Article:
News Article | May 4, 2017
Site: news.yahoo.com

FILE - In this Tuesday, April 28, 2009 file photo, a Komodo dragon yawns on Rinca island, Indonesia. An Indonesian national park official says a Komodo dragon has bitten an overly inquisitive tourist who ignored warnings about getting too close to the enormous reptile while it was eating. (AP Photo/Dita Alangkara, File) JAKARTA, Indonesia (AP) — A Komodo dragon has bitten an overly inquisitive tourist in Indonesia who ignored warnings about getting too close to the enormous reptile while it was eating, a national park official said. The tourist from Singapore was bitten on his leg Wednesday morning while taking pictures of the Komodo dragon, the world's largest lizard, said the chief of the Komodo National Park, Sudiyono. Sudiyono said the man was rescued by locals and rushed to a hospital in Labuan Bajo on Flores Island, near Komodo Island, for treatment. Endangered Komodo dragons are found in the wild on several eastern Indonesian islands. They can grow to 3 meters (10 feet) or more in length. Attacks on humans are rare but may increase as Indonesia is promoting the Komodo National Park as a tourist destination. In 2013, a guide and a park ranger were attacked in separate incidents. Experts say the Komodo dragon population in the wild is less than 4,000 but stable.


News Article | May 4, 2017
Site: hosted2.ap.org

(AP) — An Indonesian national park official says a Komodo dragon has bitten an overly inquisitive tourist who ignored warnings about getting too close to the enormous reptile while it was eating. Chief of the Komodo National Park, Sudiyono, says the tourist from Singapore was bitten on his leg Wednesday morning while taking pictures of the Komodo dragon, the world's largest lizard. Sudiyono says the man was rescued by locals and rushed to a hospital in Labuan Bajo on Komodo Island for treatment. Endangered Komodo dragons are found in the wild on several eastern Indonesian islands. They can grow to 3 meters (10 feet) or more in length.


News Article | May 4, 2017
Site: news.yahoo.com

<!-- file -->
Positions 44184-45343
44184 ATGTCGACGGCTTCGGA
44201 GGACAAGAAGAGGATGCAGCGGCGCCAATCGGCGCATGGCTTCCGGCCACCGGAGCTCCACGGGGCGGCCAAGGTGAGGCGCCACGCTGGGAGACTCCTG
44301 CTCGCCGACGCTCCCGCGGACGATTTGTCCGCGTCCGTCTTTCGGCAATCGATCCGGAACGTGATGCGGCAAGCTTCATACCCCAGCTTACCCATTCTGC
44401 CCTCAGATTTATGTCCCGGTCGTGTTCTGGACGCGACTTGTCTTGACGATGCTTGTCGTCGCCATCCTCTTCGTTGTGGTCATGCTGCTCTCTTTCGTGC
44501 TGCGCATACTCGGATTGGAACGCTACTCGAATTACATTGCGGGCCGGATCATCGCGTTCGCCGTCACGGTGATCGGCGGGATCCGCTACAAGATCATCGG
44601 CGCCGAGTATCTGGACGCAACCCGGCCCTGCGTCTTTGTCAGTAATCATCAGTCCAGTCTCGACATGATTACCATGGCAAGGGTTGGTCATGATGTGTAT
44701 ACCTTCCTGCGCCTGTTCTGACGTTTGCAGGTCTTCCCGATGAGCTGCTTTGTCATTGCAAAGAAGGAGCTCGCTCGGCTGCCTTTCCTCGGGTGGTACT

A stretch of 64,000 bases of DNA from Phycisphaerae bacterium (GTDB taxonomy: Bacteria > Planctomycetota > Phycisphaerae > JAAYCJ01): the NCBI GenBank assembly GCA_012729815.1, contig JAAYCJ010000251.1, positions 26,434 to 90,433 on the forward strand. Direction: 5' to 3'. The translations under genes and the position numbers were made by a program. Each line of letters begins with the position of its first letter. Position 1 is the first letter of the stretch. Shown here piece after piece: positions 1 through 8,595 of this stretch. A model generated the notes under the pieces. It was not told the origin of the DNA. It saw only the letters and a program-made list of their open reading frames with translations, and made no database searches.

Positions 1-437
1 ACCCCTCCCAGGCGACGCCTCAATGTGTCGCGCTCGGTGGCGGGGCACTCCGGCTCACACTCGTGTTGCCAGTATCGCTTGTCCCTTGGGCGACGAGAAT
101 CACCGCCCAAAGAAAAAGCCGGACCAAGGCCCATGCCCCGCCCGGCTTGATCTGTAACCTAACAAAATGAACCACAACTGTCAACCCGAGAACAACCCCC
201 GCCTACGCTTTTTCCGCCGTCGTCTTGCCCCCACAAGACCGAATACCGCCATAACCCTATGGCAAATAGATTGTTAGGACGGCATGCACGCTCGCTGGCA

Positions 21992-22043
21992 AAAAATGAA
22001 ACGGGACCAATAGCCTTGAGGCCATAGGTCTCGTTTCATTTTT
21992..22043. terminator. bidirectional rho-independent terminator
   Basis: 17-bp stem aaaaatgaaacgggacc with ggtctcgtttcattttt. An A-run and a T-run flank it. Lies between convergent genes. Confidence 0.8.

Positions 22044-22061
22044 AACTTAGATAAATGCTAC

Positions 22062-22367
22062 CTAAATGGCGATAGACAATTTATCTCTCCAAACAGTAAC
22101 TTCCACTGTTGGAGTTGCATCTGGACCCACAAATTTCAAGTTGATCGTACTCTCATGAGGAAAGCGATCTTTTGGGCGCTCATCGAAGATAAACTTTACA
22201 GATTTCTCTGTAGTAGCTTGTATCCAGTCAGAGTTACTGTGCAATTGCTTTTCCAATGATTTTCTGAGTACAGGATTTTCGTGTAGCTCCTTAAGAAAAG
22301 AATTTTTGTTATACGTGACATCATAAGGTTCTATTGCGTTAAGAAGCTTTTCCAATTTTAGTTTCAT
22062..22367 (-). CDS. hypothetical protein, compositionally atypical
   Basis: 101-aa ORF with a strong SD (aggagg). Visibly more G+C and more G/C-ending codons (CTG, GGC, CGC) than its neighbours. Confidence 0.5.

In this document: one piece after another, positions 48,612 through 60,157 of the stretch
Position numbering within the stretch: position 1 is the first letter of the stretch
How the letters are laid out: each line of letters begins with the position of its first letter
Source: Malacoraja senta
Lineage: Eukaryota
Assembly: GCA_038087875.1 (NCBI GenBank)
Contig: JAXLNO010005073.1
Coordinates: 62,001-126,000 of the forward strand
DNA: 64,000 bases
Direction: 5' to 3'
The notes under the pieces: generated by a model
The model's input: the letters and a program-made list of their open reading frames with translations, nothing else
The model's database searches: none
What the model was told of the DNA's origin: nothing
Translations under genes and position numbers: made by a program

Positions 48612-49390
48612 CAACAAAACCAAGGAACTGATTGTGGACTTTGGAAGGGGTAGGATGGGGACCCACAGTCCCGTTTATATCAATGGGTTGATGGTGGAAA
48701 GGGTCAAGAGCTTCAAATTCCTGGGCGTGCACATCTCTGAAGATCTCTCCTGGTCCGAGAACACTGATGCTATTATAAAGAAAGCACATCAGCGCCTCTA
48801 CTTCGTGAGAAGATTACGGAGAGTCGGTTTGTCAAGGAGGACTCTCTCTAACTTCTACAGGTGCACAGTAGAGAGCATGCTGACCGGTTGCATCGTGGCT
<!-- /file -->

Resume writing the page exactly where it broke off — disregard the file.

A Singaporean tourist who was trying to photograph a komodo dragon feasting on a goat has been attacked by one of the giant lizards (AFP Photo/ROMEO GACAD) Labuan Bajo (Indonesia) (AFP) - A komodo dragon, one of the world's largest lizards, attacked a tourist in Indonesia who was trying to photograph the giant creatures feasting on a goat, police said Thursday. Singaporean Loh Lee Aik, 67, was rushed to hospital with leg injuries after being pounced on by the venomous creature. Sudiyono, the head of the Komodo National Park -- islands in central Indonesia that form a protected habitat for the lizards -- said it was the first attack by one of the creatures on a foreign tourist since 1974, when a visitor from abroad was killed. Loh had been staying at a village on Komodo island before setting off in search of the lizards Wednesday. But he failed to take a park ranger with him, something all visitors to the islands are advised to do. "He was probably very excited taking pictures of the komodo, he didn't realise another komodo was approaching him and then he was bitten," local police spokesman Jules Abraham Abast told AFP. "Luckily it was a small komodo that bit him." He was given first aid at the site before being taken by boat to nearby Flores island, where he was admitted to hospital. Abast and the hospital said he was in a stable condition. The attack happened during the Komodo mating season, which runs from May to August and is a time when the lizards are more aggressive. Abast said Loh had failed to report his visit to authorities and urged visitors to do so in future to avoid such incidents. Thirty people have been bitten by komodo dragons since 1974, with five of the victims dying, according to Komodo National Park authorities. Recent research has found that the dragons' jaws have highly sophisticated venom glands that can cause paralysis, spasms and shock through haemorrhaging. The lizards are native to several Indonesian islands, and are considered a vulnerable species, with only a few thousand left in the world. They can grow up to three metres (10 feet) long and weigh up to 70 kilograms (154 pounds). For more news videos visit Yahoo View, available now on iOS and Android.